Wed May 29th, 2013 at 08:30:12 AM EST
In their paper Fiscal Systems, Organizational Capacity, and Crisis: A Political Balance of Payments Approach Nathaniel Cline and Nathan Cedric Tankus illustrate the power of carefully looking at economic history while illuminating some of the limitations of economic and monetary theory, in this case that of MMT, and clarifying factors that affect the abilities of different societies to create a truly sovereign state.
(Warren) Mosler argues that in the mid 1990s he thought, "the theory of the monetary circuit was correct to the point of being entirely beyond dispute". However, he also argues that the theory "could be further enhanced by starting from the beginning". This beginning for Mosler was of course why the workers accepted the units of a currency as payment for their labor services. His answer (which is quite well known among heterodox economists by now) was that imposed debts denominated in that unit of account, give it's units value; in other words taxes. This is an important part of the story, but we would argue it is in fact not the beginning. The true beginning to the circuit is the question of where people and organizations gain the ability to tax.
In order to impose liabilities onto a population (i.e., build a tax system), an organization or group needs to have the resources to impose a tax, collect a tax, and use the real resources it gains through spending to expand and institutionalize its power. The catch-22 is that all of these tasks take real resources and personnel, which is precisely what the tax system is supposed to get. This brings us to history and why this approach has fruitful insights for understanding growth and development. Western Europe was in many ways set up for the modern period by having a deeply institutionalized system of taxation and tribute (some of it in tally sticks and some of it in real resources) before capitalism started developing. They already had the ability and authority to extract real resources and thus it took minimal institutional change to do this purely through a monetary system run by a nation state rather then city-states and feudal hierarchies.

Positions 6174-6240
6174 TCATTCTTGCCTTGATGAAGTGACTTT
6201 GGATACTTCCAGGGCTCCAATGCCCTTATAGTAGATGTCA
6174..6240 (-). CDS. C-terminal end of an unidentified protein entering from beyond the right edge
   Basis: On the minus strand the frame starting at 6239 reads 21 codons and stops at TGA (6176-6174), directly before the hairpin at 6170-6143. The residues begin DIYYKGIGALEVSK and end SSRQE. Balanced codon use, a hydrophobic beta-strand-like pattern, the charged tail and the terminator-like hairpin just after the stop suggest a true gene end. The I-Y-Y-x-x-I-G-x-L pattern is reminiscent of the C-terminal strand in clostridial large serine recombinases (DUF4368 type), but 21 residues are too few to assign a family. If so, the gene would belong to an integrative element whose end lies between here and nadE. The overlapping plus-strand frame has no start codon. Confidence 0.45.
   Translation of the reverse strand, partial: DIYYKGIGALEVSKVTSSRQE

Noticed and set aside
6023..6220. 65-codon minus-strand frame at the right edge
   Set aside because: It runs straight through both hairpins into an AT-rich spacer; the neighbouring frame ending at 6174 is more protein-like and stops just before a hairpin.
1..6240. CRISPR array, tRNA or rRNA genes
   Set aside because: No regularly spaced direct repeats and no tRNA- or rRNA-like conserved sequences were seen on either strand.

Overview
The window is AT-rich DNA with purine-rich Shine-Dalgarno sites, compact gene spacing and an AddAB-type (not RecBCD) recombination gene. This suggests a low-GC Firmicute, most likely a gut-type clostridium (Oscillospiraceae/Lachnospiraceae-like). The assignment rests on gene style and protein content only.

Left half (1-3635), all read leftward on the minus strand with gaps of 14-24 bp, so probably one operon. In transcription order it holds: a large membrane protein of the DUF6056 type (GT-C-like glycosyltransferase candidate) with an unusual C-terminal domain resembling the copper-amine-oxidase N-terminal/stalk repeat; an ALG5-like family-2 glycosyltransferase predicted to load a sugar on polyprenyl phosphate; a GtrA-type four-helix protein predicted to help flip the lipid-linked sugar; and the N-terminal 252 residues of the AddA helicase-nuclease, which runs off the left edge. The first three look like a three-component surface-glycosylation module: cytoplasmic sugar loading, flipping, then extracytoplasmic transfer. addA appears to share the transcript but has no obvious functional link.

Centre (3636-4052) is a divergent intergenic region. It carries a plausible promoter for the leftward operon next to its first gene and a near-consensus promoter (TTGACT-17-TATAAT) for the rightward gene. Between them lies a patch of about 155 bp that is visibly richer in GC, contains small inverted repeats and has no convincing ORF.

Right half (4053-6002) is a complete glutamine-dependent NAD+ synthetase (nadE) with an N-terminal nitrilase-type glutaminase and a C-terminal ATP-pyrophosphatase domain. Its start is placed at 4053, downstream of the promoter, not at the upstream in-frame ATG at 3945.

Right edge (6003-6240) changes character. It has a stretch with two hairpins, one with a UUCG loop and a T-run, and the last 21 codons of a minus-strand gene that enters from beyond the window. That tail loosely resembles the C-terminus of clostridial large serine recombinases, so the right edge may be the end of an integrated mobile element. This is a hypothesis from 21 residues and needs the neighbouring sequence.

The authors note how the UK developed its fiscal capabilities after 1688 with the establishment of The Bank of England, [they skip over how the formalization of a commercial oligarchy in the guise of a constitutional monarchy, (see The Sinews of Power: War, Money and the English State, 1688-1783
and this shorter online review
) gave wealthy Whigs the confidence in that government to lend it substantial portions of their wealth in the furtherance of national projects that strengthened that wealth], how the Napoleonic Wars, by greatly increasing the national debt, consolidated the financial power of the UK and how this led to a significant asymmetry in international political power by making the Pound Sterling the preferred currency in which to denominate international loans, along with the rise of the power of the Rothschild family.
They note that the USA effectively inherited most of the needed institutions and financial knowledge, which greatly contributed to the development of effective sovereignty for the USA. And then they note that this did not happen in Latin America, where effective national fiscal sovereignty did not emerge in the 19th century, (or, in many cases, even in the 20th centruy).
Political balance of payments constraint
Among certain portions of Post-Keynesianism, there is much focus on the balance of payments constraint. While we don't disagree with the idea that there is a balance of payments constraint, we do feel that too often Post-Keynesians are willing to take it's existence for granted to the point of arguing that balance of payment deficits will adjust automatically. When pushed, these writers will acknowledge other factors, but those "other factors" are at best not a focus.
We take the opposite approach. For us the construction of balance of payment constraints for some countries and their loosening to the point of elimination for others, is a deeply political process. A classic (although under-read and under-cited) example comes from Michael Hudson's 1970 book "A financial payments-flow analysis of U.S. international transactions":
Analysis can highlight the adjustment process, which if it is to work on the cause of today's balance-of-payments disequilibrium, must work not so much "through the marketplace" as through self-controlling policies by the governments of the "key currency" deficit countries. Otherwise, disequilibrium must continue to be financed through compensating diplomatic arrangements (for example, troop offset-cost agreements such as have been drawn up with Germany), swap lending, and a reconstructing of the IMF to increase U.S. credit lines. Balance-of-payments evolution in this event becomes a function of international power politics.
From this perspective the ability of a country to run persistent balance of payment deficits depends on how they finance those deficits and whether that financing can potentially go on indefinitely.
Add to this the analysis of Yanis Varoufakis in The Global Minotaur
, online review here
and, perhaps, we have the outline of a sturdy theory of international political economy.